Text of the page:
- “5 ways to make blended finance work”, a WEF publication from 2017, and consider also an overview on funding instruments from Consultative Group to Assist the Poor.
- The Convergence - Resource Centre offers a platform that connects and supports private, public, and philanthropic investors for blended finance deals in emerging and frontier markets with social enterprises. In addition it offers case studies and research papers around the specific topic.
Below, blended finance instruments for (1) SMEs, (2) investors and (3) de-risking are explained (PEREIRA, 2017; STRUEWER & MOEHRLE, 2015; GIIN, 2013; GIIN, 2016):
1. Direct instruments for small and medium enterprises (SMEs)
- Blending framework of the European Union offering investment grants, technical assistance, risk capital and de-risking instruments
- Blended finance instruments specifically for SMEs in Asian countries
- SMEs in African countries can benefit from European investment facilities
- SMEs in Latin America Europeaid instruments
2. Instruments to support investors in emerging markets
- Investment grants : Investment grants can cover specific costs and activities in order to decrease overall project costs while increasing the enterprises chances of viability. Such grants are usually part of a larger package and are used mostly to purchase or upgrade existing fixed capital, such as tools or facilities. Some specific forms, such as interest rate subsidies, can help lower the costs of finance that are resulting from underdeveloped local financial markets. Such investment grants are offered by different institutions such as foundations supporting start-ups and small businesses as well as by development agencies.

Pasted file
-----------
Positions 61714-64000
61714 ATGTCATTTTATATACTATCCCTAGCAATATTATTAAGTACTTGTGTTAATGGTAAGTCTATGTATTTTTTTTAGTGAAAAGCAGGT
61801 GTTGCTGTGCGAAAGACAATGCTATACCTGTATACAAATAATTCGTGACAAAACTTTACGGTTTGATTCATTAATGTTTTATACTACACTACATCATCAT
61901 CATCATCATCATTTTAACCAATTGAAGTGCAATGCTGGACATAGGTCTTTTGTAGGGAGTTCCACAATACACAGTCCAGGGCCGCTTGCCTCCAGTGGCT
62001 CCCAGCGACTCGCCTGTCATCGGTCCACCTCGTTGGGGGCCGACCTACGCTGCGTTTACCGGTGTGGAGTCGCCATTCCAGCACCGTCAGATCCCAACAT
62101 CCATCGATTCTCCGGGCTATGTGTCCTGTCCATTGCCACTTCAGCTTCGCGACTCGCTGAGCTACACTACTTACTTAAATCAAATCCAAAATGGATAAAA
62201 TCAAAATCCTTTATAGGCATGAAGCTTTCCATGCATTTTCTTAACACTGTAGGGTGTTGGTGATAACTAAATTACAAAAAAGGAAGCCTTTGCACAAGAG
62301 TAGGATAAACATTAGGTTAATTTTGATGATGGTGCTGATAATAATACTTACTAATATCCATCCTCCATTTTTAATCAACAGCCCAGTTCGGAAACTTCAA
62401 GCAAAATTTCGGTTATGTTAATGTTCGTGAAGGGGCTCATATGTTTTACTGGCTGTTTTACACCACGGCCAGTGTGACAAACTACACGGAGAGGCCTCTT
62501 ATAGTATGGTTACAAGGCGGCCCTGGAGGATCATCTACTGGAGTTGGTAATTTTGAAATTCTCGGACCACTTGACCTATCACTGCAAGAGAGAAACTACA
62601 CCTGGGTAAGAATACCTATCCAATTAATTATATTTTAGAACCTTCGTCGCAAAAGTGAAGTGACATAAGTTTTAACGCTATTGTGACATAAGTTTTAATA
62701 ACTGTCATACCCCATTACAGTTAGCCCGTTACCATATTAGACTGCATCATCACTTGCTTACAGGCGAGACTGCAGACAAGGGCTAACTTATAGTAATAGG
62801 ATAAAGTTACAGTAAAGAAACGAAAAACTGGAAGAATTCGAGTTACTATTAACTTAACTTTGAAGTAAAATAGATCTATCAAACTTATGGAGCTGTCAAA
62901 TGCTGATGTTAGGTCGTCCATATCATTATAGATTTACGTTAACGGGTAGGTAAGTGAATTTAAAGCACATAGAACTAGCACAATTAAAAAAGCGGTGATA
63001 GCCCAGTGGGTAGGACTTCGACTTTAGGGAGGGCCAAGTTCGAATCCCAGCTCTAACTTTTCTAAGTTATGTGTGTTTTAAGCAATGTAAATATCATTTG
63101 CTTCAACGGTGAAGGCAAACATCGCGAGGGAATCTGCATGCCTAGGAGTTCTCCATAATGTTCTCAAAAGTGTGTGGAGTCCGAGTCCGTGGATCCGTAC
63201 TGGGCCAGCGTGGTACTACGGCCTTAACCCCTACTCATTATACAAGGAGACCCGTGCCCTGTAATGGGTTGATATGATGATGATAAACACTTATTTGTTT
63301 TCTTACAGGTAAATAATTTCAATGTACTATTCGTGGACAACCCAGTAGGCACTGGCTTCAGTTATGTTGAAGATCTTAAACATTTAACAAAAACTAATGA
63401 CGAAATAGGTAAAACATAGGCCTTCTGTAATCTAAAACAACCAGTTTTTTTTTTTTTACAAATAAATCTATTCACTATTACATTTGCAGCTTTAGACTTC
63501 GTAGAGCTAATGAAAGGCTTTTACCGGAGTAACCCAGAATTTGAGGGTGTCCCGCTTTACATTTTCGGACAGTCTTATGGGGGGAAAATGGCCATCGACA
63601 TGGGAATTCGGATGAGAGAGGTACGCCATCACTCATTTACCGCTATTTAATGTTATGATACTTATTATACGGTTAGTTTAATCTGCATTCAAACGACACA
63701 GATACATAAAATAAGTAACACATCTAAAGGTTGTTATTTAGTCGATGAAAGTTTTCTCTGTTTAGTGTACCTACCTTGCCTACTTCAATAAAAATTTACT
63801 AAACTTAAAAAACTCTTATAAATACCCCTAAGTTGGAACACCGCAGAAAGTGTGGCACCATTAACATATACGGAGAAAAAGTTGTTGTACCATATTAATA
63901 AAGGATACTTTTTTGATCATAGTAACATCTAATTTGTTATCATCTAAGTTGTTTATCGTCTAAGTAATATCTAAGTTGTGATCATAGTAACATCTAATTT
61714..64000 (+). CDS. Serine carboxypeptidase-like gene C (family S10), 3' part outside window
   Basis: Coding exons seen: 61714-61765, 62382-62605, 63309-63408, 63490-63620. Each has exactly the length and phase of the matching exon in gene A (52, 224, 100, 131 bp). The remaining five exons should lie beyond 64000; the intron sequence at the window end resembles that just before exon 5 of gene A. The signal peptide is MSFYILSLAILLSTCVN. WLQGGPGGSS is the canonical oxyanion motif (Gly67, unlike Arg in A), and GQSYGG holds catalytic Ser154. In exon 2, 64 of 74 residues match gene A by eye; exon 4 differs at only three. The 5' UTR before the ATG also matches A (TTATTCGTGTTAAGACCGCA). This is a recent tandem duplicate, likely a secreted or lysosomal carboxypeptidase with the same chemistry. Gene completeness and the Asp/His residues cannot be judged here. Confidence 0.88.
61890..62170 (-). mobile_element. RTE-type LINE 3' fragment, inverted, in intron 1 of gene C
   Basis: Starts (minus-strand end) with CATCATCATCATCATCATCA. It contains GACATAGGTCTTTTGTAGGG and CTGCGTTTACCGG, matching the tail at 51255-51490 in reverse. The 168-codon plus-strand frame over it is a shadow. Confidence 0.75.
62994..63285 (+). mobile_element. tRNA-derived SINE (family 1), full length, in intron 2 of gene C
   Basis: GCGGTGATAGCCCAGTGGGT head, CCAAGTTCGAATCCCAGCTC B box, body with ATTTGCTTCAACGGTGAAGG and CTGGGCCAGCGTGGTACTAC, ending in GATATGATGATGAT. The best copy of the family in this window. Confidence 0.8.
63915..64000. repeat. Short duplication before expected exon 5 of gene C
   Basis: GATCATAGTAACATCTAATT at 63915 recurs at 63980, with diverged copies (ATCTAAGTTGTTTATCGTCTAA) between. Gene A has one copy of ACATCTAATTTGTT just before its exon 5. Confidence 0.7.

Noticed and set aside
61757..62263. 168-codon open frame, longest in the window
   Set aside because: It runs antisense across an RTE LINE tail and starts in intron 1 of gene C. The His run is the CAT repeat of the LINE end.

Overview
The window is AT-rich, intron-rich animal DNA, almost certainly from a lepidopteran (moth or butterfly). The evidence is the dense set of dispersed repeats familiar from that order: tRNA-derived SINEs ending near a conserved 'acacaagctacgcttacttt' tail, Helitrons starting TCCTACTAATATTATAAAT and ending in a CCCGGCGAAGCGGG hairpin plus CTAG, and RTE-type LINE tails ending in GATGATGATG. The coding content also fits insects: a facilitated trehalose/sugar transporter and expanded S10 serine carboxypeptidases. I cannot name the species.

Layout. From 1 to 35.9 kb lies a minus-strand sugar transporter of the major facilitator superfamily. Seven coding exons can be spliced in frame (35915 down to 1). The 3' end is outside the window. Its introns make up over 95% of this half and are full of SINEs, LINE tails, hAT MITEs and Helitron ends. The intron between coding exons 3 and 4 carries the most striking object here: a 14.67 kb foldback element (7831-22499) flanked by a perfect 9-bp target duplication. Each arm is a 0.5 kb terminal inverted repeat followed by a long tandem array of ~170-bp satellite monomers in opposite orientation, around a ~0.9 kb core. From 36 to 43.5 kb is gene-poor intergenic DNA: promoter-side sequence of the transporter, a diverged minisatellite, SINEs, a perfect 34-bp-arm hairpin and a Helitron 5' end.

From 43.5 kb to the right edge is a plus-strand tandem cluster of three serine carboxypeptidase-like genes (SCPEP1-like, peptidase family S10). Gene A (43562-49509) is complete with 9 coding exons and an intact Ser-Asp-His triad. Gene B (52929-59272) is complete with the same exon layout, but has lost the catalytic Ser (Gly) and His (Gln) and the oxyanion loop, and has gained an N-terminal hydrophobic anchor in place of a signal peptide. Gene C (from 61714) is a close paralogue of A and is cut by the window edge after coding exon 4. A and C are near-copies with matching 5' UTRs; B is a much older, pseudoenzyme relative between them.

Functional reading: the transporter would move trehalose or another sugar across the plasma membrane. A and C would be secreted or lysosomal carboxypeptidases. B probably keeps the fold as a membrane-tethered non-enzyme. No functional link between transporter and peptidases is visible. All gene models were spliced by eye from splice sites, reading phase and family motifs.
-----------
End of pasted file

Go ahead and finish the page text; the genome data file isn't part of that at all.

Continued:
- Investment loans: Investment loans are usually provided by public institutions to de-risk private investments. The loans are usually given out for a limited time and at low interest. Depending on the loan provider, specific costs and activities can be funded o and companies meeting specific requirements can apply for it. An example is the start-up fund from the Swiss State Secretariat for Economic Affairs (SECO), offering loans to companies with at least one Swiss citizen implicated. Other suppliers of investment loans can be banks, the World Bank or programs of development agencies offering different sizes of loans.
- Equity investment: Equity investors take a percentage of the ownership of the enterprise or project. The money is then used to start the project and to demonstrate viability. This measure can leverage and provide comfort for investors (for example, investors could see the other party investment as a guarantee of the quality of the project and/or as a reduction in risk as the host government might interfere). For instance, the public sector buys 20 percent of a company in the hope that private investors will see this as a sign of confidence and follow suit. Help for such investments can be found from investment banks, business angels, investment networks, consulting companies and specialized lawyers.